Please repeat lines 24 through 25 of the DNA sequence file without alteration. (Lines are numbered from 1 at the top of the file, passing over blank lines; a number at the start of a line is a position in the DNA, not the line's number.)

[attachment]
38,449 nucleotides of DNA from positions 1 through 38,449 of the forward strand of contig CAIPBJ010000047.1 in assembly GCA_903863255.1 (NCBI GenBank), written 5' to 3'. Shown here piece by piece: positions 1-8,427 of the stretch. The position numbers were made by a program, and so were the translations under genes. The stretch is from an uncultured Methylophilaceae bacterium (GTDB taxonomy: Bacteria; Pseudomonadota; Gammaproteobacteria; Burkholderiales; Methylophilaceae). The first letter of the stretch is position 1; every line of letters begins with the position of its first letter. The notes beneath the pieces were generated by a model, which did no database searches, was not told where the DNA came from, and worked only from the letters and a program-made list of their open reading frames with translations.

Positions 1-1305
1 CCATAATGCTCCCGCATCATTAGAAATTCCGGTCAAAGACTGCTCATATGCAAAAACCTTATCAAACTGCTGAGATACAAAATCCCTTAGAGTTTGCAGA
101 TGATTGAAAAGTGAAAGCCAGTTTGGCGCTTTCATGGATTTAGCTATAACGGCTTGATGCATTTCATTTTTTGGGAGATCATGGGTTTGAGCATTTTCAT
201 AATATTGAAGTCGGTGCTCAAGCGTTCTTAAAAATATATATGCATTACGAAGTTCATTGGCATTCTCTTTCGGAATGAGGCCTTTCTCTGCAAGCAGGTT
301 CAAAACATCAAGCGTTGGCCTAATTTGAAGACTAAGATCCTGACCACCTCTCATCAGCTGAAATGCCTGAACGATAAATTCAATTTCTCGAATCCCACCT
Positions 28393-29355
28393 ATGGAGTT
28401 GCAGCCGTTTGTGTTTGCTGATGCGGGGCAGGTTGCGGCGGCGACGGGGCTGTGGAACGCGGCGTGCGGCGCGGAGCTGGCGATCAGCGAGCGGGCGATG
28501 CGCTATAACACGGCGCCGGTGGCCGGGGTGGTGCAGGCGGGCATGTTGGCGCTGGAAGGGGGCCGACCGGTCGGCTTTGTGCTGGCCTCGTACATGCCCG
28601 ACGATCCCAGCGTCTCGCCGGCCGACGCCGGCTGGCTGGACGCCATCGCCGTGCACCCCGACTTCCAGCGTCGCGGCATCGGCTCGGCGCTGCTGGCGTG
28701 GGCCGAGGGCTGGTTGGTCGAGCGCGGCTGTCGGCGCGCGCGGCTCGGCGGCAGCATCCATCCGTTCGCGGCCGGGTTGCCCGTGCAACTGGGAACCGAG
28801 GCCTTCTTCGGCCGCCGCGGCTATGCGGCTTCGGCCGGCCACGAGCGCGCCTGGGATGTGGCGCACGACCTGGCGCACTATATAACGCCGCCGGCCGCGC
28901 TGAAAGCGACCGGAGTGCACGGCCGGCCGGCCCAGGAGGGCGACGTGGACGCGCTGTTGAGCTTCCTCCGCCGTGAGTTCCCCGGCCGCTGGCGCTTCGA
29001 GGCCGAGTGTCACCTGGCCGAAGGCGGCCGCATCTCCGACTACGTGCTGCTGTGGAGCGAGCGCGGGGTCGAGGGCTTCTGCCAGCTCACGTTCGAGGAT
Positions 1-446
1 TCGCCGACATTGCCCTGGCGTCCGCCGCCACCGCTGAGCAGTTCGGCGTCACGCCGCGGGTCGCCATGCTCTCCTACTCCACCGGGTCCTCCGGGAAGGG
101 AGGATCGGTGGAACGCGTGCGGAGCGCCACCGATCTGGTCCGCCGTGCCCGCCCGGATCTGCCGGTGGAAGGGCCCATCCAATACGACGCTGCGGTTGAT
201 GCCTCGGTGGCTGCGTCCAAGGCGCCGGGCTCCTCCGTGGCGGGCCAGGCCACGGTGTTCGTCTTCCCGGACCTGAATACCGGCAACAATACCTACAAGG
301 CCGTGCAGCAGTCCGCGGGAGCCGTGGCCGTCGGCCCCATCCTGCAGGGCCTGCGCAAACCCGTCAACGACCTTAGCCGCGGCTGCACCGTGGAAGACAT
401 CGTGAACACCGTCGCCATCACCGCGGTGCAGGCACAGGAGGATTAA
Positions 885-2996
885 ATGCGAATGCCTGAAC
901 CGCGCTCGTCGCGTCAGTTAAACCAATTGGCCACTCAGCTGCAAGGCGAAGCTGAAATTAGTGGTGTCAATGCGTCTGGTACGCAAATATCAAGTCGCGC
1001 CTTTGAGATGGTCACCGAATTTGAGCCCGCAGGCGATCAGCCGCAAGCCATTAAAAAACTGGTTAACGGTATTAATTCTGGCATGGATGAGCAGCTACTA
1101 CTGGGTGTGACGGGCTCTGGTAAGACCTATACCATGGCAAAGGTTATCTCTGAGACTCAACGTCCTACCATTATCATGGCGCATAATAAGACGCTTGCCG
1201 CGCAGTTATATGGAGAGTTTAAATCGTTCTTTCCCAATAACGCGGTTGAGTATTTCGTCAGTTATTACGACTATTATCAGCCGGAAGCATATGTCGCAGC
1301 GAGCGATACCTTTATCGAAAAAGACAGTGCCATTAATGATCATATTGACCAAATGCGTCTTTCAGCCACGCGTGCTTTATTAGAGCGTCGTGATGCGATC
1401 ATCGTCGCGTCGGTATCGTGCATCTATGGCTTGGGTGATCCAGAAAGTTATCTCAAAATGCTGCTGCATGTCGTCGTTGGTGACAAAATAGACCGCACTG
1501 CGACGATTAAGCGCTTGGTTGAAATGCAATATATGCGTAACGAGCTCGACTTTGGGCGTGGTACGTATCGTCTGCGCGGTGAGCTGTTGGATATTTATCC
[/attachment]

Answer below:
901 CGCGCTCGTCGCGTCAGTTAAACCAATTGGCCACTCAGCTGCAAGGCGAAGCTGAAATTAGTGGTGTCAATGCGTCTGGTACGCAAATATCAAGTCGCGC
1001 CTTTGAGATGGTCACCGAATTTGAGCCCGCAGGCGATCAGCCGCAAGCCATTAAAAAACTGGTTAACGGTATTAATTCTGGCATGGATGAGCAGCTACTA